Custody and Visitation
Workable Plans for Shared Parenting
Akron, Ohio Child Custody and Divorce Lawyer
Ohio courts are moving away from the traditional custody-and-visitation models in which one parent is the primary custodian and the other parent has limited time with the child and even less involvement in parenting decisions.
The presumption is now a shared parenting arrangement. This does not necessarily mean shuttling kids back and forth to spend 50 percent of their life with each parent. But, it does change the approach to child custody in the context of divorce.
Attorney John Dohner has practiced in family law for more than 25 years. He represents clients in Summit County and northeastern Ohio in determining custody, crafting parenting plans, and resolving post-divorce custody issues, including interstate custody disputes.
See our Case Summaries page to learn more.
Determination of Child Custody
If the parents can agree on terms of custody, they submit the plan to the court for approval. But, many parents simply cannot find the middle ground, in which case a judge will decide. Based on the best interests of the child, the court will impose one of three scenarios:
- Sole Custody ("primary custody") — Mom or Dad is designated as the residential parent, and the child lives predominantly with that parent. The other parent has parenting time ("visitation"). The residential parent has the most say in decisions about schooling, activities, health care, religious upbringing, and daily life. Child support is based in part on the amount of parenting time.
- Shared parenting ("joint custody") — Neither parent is considered the residential parent, even if there is a 60/40 or 70/30 split in where the child actually spends time. Both parents have equal say in raising the child and must agree on decisions. Parenting time is more balanced — four nights/three nights, every other week, or whatever arrangement works best. Shared parenting requires a greater degree of cooperation. Child support is sometimes reduced to reflect the equalized contributions.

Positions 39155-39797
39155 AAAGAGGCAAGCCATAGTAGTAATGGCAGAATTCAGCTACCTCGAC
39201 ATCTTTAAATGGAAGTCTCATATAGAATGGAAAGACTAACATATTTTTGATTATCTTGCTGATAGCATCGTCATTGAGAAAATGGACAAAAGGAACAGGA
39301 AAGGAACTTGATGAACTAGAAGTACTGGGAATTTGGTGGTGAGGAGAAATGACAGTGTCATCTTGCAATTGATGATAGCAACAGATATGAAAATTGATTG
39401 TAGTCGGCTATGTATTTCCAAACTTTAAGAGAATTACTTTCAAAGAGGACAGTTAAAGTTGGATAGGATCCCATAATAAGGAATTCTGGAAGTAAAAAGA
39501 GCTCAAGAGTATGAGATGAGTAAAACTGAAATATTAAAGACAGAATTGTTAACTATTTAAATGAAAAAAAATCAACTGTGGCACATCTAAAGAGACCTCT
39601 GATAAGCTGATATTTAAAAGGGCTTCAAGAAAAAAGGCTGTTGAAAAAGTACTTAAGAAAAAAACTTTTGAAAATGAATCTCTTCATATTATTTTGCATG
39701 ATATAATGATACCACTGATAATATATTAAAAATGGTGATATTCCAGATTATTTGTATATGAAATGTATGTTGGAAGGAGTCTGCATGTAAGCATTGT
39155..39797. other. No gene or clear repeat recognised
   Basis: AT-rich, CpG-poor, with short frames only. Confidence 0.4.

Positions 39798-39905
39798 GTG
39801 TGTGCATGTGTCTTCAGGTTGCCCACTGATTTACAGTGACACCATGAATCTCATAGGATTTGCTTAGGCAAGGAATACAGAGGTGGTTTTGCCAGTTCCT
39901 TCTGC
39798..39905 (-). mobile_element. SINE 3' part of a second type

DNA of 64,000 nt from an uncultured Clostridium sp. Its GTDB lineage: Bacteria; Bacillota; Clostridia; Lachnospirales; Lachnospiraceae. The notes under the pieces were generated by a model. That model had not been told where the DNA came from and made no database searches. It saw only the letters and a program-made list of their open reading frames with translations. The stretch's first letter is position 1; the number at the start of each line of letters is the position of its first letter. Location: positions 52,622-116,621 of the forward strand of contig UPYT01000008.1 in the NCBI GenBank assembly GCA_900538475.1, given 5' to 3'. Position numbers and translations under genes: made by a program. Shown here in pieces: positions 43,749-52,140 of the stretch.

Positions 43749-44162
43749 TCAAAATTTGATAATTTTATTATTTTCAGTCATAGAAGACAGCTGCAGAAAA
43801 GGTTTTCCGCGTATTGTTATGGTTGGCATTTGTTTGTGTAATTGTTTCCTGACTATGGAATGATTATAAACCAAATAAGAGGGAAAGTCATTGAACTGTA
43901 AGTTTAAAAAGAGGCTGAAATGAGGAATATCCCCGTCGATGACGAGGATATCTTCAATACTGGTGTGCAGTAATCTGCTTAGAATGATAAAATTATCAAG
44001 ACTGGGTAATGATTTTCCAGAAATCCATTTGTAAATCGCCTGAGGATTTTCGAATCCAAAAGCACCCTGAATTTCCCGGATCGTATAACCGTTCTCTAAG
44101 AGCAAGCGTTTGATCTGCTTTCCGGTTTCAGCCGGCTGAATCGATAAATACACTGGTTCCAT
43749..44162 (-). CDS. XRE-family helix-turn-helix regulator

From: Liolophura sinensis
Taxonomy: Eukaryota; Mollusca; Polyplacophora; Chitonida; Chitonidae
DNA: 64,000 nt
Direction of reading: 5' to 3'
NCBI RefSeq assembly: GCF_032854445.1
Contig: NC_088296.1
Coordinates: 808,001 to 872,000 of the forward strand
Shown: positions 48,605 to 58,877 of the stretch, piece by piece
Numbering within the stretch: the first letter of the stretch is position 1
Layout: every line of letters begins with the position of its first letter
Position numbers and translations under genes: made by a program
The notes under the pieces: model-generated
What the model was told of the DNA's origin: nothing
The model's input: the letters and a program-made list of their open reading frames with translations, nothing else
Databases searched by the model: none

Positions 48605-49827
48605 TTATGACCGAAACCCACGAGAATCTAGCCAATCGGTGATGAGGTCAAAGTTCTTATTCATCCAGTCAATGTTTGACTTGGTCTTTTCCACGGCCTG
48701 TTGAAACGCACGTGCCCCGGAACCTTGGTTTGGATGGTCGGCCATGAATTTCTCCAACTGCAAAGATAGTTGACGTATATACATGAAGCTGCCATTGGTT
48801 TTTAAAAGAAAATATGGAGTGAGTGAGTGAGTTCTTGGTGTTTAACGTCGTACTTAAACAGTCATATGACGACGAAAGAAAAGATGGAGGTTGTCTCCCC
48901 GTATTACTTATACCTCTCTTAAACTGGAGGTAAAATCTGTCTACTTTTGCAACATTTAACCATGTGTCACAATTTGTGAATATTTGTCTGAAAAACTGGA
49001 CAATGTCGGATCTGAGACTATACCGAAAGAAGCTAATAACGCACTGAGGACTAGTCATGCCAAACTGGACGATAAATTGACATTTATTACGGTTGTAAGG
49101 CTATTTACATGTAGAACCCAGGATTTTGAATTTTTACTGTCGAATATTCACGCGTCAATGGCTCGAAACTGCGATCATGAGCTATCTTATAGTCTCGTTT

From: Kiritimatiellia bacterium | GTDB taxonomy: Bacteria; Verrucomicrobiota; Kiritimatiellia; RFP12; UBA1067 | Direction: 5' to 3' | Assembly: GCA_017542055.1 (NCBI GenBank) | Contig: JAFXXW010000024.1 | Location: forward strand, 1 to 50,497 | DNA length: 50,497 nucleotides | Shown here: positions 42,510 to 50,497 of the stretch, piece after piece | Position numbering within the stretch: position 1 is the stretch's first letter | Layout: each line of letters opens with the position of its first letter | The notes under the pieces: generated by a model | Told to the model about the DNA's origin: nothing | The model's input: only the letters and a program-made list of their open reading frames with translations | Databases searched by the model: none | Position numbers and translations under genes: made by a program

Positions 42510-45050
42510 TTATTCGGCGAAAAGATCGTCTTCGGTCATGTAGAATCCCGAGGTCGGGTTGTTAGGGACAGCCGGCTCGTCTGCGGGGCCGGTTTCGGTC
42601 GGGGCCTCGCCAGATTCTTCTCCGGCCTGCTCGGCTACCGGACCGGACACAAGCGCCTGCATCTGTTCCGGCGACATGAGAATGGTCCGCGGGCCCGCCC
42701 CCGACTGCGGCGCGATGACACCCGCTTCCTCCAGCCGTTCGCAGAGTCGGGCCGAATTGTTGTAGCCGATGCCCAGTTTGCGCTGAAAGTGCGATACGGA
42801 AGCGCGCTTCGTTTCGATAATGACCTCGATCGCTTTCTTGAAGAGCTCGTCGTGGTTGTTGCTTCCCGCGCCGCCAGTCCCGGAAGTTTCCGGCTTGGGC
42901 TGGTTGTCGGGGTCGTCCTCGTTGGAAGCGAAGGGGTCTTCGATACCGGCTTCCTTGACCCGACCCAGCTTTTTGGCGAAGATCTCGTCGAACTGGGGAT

- Special Circumstances — Custody is awarded to one parent if the other parent's behavior endangers the child (abuse, neglect, drug use, domestic violence). The abusive parent’s rights may be limited (e.g. supervised visitation) to protect the interests of the child.
The court considers many factors, including age of the child, whether one parent has been the primary caregiver, or whether both parents are actively involved. Courts will also consider whether the child's relationship with the other parent will be encouraged or undermined. A judge may order shared parenting over the objections of a parent who wants primary custody or a parent who prefers less involvement. The judge can also dictate parenting schedules.
Constructing a Shared Parenting Plan
John Dohner encourages clients to focus on a shared parenting plan that they control, rather than the expense and uncertainty of a courtroom battle. The goal is a detailed, written plan that covers all the bases and best fits the needs of the parents and the child:
- Specific days at each home
- Pick-up and drop-off times
- Involvement in school activities
- Holidays and vacation
- Parenting rules
- Financial support and health insurance
- Special occasions for each parent
Special Attention to Temporary Child Custody
Early in the divorce process, the court will issue a temporary order regarding parenting time. This arrangement will govern your involvement with your child while the divorce is pending and may influence the ultimate outcome. Attorney Dohner advocates aggressively for your interests at this important stage.
At the Dohner Law Firm, we are committed to providing the best service possible and to reaching the most favorable outcome for our clients and their families. We work to achieve a result that provides relief for our clients now and which they will be comfortable with well into the future. Call 330.376.6300 to arrange a consultation at our Akron or Hudson offices.